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Today, runways are always named according to the magnetic heading. How did this practice start? When and where was the practice invented? Whose idea was it, and how did it catch on?

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A pprune.org thread mentions that the UK borrowed the numbering system from the US.

I believe the magnetic headings were adopted by the RAF in the UK early in 1944 and were inspired by American practice. Prior to that, RAF runways were numbered clockwise from north.

From the Department of Commerce Appropriation Bill for 1943 on page 515 from the snippet view (unfortunately can't find a fully scanned version) there's mention of a plan based on recommendations to number the runways.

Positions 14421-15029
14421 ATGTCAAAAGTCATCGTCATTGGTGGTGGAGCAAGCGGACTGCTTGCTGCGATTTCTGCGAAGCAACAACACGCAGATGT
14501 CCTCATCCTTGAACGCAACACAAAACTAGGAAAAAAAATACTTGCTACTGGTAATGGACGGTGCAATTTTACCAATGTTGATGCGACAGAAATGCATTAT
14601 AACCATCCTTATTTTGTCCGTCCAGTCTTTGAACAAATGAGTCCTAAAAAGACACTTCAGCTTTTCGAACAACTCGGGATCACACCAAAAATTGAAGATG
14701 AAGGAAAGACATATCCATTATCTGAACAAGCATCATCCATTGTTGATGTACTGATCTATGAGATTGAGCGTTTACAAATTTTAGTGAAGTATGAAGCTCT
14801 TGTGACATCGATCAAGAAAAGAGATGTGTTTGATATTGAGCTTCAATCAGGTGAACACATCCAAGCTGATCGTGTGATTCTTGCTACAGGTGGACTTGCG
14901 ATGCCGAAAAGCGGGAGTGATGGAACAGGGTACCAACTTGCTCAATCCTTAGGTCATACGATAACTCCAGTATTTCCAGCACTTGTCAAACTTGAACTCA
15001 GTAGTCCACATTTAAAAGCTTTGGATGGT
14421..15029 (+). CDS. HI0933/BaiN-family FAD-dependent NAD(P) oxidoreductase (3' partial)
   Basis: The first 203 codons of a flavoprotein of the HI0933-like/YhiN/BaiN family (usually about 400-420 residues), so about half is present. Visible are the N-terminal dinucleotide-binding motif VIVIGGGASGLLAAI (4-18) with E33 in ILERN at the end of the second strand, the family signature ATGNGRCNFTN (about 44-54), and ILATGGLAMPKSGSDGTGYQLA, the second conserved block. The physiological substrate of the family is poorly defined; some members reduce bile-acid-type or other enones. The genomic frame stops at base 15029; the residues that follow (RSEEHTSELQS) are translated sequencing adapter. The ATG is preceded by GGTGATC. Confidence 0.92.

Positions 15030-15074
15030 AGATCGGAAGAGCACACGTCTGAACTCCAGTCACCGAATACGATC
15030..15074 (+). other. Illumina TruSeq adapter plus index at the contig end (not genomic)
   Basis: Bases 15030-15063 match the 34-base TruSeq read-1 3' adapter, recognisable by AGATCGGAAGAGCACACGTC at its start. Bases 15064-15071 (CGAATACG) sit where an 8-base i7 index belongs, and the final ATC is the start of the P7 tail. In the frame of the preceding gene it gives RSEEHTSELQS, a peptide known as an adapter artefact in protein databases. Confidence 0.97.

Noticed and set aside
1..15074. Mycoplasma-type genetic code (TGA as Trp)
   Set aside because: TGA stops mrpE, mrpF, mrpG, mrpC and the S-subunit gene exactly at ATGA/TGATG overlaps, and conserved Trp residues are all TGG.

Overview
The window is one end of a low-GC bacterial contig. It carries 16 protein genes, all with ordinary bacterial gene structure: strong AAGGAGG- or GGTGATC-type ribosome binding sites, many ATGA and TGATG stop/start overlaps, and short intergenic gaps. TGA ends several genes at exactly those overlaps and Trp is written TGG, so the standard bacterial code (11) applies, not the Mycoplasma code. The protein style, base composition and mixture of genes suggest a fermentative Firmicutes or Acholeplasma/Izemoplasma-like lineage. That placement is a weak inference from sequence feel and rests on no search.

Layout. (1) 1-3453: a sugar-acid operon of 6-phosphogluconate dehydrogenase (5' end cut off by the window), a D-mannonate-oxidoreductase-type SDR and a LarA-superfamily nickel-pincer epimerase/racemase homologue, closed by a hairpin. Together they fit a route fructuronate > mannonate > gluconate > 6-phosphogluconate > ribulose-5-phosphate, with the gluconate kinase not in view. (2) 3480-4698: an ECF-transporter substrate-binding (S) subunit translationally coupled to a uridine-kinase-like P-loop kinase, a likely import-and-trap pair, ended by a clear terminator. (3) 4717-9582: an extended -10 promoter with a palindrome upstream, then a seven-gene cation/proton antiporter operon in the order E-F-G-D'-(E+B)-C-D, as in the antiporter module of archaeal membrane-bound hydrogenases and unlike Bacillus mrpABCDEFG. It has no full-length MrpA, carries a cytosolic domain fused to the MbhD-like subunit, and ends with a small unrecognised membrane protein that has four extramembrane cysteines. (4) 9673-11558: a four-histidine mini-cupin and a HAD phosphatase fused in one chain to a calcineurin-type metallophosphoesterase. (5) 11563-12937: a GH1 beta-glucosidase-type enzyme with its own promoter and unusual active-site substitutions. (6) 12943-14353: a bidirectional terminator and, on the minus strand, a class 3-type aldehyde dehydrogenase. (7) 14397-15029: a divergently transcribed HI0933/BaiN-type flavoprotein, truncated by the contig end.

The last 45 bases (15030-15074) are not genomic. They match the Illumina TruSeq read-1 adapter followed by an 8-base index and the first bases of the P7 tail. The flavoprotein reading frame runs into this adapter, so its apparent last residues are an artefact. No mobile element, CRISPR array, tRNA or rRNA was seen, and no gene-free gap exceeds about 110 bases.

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This is confirmed by Flying Magazine Jul 1943:

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So the when is circa 1943, the who is US Department of Commerce. It caught on by regulation based on recommendations. Naming runways north-south or 1, 2, 3, 4 were probably very confusing as the number of users grew.

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    $\begingroup$ It would have been done by the Civil Aeronautics Board who regulated aviation safety. The CAB operated as an independent agency, but they were under the budget of the Dept of Commerce, thus why it's in a D of Comm appropriations bill. Dept of Transportation wasn't created until 1966 $\endgroup$ – TomMcW May 31 '17 at 19:10

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